Mayor Norm Mayer said that he is in favour of seeing the Aquatic Centre renovation and addition project, at $17.2 million, proceed. “I would like to see council consider moving forward as outlined with the proposed funding and carry forward required debt until we are able to negotiate with the county.”
Councillor Greg Wood stated he preferred the cost of $17 million over the cost of a brand new facility, stating that room needs to be left for vital infrastructures projects.
Based on the option of shutting down the pool from September this year to November 2019, Poole estimated the operational costs, comparing status quo (remaining as is) with renovations.
Revenues based on Status quo 2018 would be $673,400 (with $150,000 County contribution) and based on renovation would be $506,700 (with $150,000 Country contribution). Status quo 2019 would be $673,400 (with $150,000 County contribution) and based on with renovation would be $198,550 (with $150,000 County contribution).
Expenses based on status quo 2018 and 2019 would total $$1,196,065 each year. Expenses during renovations, if the project progressed, in 2018 would be $819,100 and $450,900 in 2019. “We estimated our expense overall impact would be around $560,000. There is actually a savings during that shutdown time.”
Poole also explained the estimate of future operational costs with total revenues for 2018 at $673,400 and post renovation of $776,440 and total expenses for 2018 $1,196,065 and post renovation of $1,552,460. “We are estimating a $253,355 increase in operating the new facility over operating the existing facility.”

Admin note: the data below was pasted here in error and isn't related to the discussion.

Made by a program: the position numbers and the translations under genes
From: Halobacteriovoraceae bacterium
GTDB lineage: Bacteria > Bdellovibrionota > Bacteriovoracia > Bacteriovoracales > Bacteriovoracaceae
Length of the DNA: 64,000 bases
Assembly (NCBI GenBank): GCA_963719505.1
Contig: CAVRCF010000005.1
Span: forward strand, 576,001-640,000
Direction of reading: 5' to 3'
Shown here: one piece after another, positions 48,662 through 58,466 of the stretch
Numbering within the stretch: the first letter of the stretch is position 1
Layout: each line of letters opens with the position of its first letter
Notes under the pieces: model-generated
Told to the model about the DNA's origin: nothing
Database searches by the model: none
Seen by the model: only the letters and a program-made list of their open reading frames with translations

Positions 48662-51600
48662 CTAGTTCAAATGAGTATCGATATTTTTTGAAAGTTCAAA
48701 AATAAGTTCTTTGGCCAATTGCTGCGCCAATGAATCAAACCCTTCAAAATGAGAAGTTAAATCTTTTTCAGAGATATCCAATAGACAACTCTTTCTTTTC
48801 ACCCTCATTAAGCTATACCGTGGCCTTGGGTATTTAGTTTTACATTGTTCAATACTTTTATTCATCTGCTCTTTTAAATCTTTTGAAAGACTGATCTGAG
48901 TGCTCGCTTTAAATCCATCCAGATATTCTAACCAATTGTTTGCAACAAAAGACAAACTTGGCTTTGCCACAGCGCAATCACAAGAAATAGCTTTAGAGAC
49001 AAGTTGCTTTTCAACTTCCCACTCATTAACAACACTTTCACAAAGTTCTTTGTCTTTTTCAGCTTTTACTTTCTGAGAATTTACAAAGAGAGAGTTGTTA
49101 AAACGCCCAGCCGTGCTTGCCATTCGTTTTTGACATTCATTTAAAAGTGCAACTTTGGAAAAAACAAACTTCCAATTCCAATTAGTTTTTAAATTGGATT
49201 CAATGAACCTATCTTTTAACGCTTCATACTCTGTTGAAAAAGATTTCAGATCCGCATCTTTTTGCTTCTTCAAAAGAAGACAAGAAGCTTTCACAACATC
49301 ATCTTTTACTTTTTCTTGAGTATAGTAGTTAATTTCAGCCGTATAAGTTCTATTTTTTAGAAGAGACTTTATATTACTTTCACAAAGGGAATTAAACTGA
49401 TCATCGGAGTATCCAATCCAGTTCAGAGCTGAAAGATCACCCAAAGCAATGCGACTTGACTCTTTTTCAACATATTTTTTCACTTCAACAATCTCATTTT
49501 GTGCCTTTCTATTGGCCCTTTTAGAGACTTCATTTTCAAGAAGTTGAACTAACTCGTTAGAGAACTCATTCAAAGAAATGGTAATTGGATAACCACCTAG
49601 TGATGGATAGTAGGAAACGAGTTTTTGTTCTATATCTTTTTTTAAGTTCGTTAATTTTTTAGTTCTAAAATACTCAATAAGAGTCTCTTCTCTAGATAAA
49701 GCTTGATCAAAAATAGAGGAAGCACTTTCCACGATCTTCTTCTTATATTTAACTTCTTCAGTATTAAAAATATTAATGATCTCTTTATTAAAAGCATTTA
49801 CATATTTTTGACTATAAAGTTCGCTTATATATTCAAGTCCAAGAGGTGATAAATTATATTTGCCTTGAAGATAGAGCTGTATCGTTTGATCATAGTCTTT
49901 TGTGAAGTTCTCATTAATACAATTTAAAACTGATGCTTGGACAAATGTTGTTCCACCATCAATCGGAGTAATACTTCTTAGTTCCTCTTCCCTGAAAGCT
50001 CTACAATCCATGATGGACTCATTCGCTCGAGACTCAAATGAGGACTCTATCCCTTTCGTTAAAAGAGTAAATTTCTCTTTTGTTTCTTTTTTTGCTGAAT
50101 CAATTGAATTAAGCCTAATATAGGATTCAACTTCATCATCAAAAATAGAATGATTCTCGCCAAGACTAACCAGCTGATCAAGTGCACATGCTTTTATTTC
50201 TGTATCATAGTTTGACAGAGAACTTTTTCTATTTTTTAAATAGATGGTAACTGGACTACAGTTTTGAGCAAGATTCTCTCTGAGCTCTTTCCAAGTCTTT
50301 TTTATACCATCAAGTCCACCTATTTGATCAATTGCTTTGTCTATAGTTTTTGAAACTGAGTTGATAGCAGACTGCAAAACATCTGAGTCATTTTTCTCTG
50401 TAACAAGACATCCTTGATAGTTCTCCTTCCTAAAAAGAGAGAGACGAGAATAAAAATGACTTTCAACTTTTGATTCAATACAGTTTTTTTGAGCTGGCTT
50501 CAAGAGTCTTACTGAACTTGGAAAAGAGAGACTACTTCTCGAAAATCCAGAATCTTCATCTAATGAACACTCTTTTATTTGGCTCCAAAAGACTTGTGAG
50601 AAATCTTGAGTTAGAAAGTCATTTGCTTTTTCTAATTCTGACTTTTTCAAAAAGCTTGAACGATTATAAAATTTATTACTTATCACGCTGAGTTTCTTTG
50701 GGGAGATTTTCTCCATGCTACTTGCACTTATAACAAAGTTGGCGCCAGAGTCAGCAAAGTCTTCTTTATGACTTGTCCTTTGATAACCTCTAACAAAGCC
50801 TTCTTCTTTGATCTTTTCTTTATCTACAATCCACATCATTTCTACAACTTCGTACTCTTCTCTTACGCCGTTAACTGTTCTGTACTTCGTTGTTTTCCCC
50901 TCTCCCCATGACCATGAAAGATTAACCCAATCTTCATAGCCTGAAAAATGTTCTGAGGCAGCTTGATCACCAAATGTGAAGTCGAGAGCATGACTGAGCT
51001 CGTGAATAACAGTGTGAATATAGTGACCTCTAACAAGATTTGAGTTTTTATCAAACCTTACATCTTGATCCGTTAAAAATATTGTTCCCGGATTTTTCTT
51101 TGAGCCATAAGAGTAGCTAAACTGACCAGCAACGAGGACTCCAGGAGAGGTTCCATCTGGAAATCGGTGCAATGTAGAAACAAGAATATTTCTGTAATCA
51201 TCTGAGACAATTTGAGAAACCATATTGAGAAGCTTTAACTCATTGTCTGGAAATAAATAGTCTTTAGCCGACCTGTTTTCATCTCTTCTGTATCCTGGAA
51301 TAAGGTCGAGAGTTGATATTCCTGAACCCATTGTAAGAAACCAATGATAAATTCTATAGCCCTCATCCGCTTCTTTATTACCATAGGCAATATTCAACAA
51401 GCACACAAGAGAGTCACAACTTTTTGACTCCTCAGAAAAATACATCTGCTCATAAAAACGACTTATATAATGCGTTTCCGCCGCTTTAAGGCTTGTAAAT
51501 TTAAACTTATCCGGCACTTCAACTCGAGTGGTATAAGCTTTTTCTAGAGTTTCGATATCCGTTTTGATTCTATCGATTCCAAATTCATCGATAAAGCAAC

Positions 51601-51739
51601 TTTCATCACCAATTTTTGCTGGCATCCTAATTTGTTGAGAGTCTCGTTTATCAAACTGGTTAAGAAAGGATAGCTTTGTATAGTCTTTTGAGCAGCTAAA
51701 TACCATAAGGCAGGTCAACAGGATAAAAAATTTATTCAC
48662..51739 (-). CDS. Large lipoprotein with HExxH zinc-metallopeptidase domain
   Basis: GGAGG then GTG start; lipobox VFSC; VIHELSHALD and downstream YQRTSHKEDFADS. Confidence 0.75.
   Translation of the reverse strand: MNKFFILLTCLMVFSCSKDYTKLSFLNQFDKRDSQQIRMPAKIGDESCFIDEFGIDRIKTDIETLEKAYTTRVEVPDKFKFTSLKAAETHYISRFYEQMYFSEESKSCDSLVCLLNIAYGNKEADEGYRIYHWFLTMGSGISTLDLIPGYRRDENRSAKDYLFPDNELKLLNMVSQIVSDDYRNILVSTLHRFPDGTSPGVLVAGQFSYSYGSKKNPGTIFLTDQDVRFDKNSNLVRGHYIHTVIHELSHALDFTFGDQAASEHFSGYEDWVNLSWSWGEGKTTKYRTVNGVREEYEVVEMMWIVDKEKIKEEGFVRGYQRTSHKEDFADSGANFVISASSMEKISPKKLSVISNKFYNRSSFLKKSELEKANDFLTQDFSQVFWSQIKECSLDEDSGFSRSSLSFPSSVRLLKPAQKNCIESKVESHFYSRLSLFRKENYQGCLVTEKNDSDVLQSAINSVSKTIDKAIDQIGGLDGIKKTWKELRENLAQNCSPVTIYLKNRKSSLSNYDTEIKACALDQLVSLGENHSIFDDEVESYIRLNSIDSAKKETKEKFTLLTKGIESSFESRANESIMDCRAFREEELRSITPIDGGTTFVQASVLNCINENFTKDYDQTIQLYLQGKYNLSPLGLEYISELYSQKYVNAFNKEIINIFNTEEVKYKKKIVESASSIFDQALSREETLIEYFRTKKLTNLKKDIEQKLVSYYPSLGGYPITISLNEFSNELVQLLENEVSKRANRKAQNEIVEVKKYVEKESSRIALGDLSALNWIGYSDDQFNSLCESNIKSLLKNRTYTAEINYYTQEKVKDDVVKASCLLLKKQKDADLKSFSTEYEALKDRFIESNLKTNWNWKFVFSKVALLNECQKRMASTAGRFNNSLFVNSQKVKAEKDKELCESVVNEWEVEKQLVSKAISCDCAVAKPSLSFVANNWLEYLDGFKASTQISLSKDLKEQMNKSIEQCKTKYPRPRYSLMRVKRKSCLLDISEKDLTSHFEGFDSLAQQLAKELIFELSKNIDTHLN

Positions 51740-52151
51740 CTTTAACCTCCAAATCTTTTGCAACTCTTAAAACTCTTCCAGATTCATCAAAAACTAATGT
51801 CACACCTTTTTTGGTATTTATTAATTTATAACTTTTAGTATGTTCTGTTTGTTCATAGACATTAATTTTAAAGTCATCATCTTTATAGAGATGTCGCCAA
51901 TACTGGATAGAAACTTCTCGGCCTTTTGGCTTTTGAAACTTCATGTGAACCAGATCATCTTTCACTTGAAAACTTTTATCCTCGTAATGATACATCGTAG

Impact on taxpayers
City administration proposed funding the additional $5.2 million with a $4.3 million debt, $200,000 of general capital and $700,000 of MSI grant funding.
According to City of Camrose financial service general manager Travis Bouck, the debt servicing costs on the $4.3 million debenture (over 15 years), increased operating costs and funding alternatives would impact the average household (approximately $300,000) by $55 annually and non-residential properties, for each $100,000 in property value, $32 annually.
Councillor Max Lindstrand asked if the net cost of operation (post renovations) of $776,020, included debt servicing costs.
Bouck replied, “The debt servicing costs are not included in that $776,020, that is just the operating deficit. The debt servicing costs for the Aquatic Centre, assuming the debt is $4.3 million over 15 years, is about $354,000 a year.”
Bouck went on to explain the impact an additional $5.2 million would have on the Waste Water Treatment Plant (WWTP) upgrade project and possible resources available for funding, including MSI reserves, capital reserves built up, and some capital from the County.
“If the WWTP project goes from $40 million to at least $60 million, we have $25 million to find. Our levies on the utilities generate $4 million dollar of surplus to build a reserve. That $4 million could cover the costs of the WWTP if we fund it in the manner recommended, however, we might not be putting away enough for the future for other large projects.
“I don’t think we can not raise utility rates given the WWTP effect coming in and still be in a good situation for capital projects.”
Bouck described a summary of the funding model for the City covering the upcoming period through 2020 including a $60 million WWTP, $17 million Aquatic Centre, $8 million public works building, the remaining $4.8 million for the 48 Avenue bridge replacement and $7 million of other capital projects within the City. The funding sources include various capital reserves, user fees, grants and debt. “In general, the City would be able to fund the proposed projects; however the capital reserves decrease from over $27 million to approximately $16 million and debt increases by over $21 million. None of the numbers noted in the summary include any capital contribution from the County for the Aquatic Centre.”
The Aquatic Centre upgrade and addition project matter will come back before council during the regular council meeting on May 22.